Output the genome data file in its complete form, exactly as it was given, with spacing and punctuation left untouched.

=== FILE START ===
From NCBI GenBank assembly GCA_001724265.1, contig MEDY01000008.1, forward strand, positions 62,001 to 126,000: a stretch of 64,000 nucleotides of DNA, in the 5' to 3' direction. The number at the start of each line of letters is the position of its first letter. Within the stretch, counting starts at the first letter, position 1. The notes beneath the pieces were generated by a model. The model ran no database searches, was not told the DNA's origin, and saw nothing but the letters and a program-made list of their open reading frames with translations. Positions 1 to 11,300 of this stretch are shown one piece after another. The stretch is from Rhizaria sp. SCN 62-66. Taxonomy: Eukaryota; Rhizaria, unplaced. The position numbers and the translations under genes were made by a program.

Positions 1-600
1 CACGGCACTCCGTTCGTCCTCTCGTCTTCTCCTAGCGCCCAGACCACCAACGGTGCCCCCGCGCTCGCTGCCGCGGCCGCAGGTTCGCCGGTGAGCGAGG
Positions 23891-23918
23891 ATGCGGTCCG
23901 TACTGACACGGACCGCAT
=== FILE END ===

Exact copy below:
From NCBI GenBank assembly GCA_001724265.1, contig MEDY01000008.1, forward strand, positions 62,001 to 126,000: a stretch of 64,000 nucleotides of DNA, in the 5' to 3' direction. The number at the start of each line of letters is the position of its first letter. Within the stretch, counting starts at the first letter, position 1. The notes beneath the pieces were generated by a model. The model ran no database searches, was not told the DNA's origin, and saw nothing but the letters and a program-made list of their open reading frames with translations. Positions 1 to 11,300 of this stretch are shown one piece after another. The stretch is from Rhizaria sp. SCN 62-66. Taxonomy: Eukaryota; Rhizaria, unplaced. The position numbers and the translations under genes were made by a program.

Positions 1-600
1 CACGGCACTCCGTTCGTCCTCTCGTCTTCTCCTAGCGCCCAGACCACCAACGGTGCCCCCGCGCTCGCTGCCGCGGCCGCAGGTTCGCCGGTGAGCGAGG
Positions 23891-23918
23891 ATGCGGTCCG
23901 TACTGACACGGACCGCAT